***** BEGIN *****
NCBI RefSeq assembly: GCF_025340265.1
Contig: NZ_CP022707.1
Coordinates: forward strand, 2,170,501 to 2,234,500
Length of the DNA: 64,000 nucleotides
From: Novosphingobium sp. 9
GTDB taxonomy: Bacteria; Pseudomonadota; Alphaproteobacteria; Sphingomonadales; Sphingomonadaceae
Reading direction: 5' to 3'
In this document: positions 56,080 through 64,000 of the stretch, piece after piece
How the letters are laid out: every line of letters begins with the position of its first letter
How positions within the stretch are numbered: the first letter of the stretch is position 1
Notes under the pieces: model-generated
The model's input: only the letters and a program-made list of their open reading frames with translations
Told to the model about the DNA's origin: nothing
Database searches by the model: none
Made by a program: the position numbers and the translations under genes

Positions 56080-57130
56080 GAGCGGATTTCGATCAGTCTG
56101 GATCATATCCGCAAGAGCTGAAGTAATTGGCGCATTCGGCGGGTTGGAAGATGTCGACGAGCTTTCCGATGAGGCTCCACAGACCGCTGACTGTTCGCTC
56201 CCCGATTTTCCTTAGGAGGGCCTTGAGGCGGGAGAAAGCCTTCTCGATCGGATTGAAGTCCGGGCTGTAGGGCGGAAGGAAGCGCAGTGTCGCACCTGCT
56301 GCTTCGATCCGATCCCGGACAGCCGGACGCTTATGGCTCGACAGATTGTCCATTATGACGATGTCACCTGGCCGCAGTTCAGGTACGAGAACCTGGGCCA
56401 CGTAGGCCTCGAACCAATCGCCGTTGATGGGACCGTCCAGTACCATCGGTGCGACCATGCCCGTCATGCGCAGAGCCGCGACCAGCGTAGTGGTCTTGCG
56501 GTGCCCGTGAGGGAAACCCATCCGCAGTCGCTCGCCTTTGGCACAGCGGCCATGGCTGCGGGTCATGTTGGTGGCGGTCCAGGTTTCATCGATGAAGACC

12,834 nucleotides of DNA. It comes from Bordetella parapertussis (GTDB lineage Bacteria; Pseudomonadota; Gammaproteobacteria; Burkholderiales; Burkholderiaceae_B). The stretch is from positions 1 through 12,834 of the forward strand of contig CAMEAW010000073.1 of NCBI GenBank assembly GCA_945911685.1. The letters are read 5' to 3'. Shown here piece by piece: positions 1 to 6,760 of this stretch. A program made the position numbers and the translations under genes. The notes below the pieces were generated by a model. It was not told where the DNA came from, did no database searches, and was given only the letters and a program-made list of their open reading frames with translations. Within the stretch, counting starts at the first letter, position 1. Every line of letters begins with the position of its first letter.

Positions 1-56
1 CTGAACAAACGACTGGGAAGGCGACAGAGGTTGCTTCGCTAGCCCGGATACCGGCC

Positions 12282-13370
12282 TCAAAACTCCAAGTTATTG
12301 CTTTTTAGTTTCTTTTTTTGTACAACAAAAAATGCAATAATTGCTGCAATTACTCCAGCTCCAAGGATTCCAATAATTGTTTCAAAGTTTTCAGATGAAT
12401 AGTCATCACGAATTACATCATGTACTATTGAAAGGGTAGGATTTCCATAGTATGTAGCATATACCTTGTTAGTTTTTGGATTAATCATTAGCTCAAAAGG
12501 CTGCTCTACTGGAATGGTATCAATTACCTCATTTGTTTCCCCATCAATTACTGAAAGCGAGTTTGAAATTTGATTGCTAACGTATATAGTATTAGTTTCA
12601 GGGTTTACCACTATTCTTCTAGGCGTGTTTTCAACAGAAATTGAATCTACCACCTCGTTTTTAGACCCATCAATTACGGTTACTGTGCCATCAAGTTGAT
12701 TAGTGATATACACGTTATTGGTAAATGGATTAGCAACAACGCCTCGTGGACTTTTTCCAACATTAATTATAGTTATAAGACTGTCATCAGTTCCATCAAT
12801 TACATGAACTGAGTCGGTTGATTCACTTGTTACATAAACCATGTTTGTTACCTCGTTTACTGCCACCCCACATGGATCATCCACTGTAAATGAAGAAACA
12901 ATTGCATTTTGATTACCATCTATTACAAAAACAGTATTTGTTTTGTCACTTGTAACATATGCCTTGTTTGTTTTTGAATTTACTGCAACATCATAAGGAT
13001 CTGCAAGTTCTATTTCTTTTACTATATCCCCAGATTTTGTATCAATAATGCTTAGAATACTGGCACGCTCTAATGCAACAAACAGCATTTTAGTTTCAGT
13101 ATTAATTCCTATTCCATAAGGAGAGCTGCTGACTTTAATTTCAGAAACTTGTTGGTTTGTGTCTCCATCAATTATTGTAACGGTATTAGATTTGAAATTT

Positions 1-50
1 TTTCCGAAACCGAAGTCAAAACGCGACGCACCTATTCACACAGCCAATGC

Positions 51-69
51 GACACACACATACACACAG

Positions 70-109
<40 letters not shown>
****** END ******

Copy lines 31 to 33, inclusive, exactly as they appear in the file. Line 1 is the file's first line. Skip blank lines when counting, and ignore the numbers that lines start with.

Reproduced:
12601 GGGTTTACCACTATTCTTCTAGGCGTGTTTTCAACAGAAATTGAATCTACCACCTCGTTTTTAGACCCATCAATTACGGTTACTGTGCCATCAAGTTGAT
12701 TAGTGATATACACGTTATTGGTAAATGGATTAGCAACAACGCCTCGTGGACTTTTTCCAACATTAATTATAGTTATAAGACTGTCATCAGTTCCATCAAT
12801 TACATGAACTGAGTCGGTTGATTCACTTGTTACATAAACCATGTTTGTTACCTCGTTTACTGCCACCCCACATGGATCATCCACTGTAAATGAAGAAACA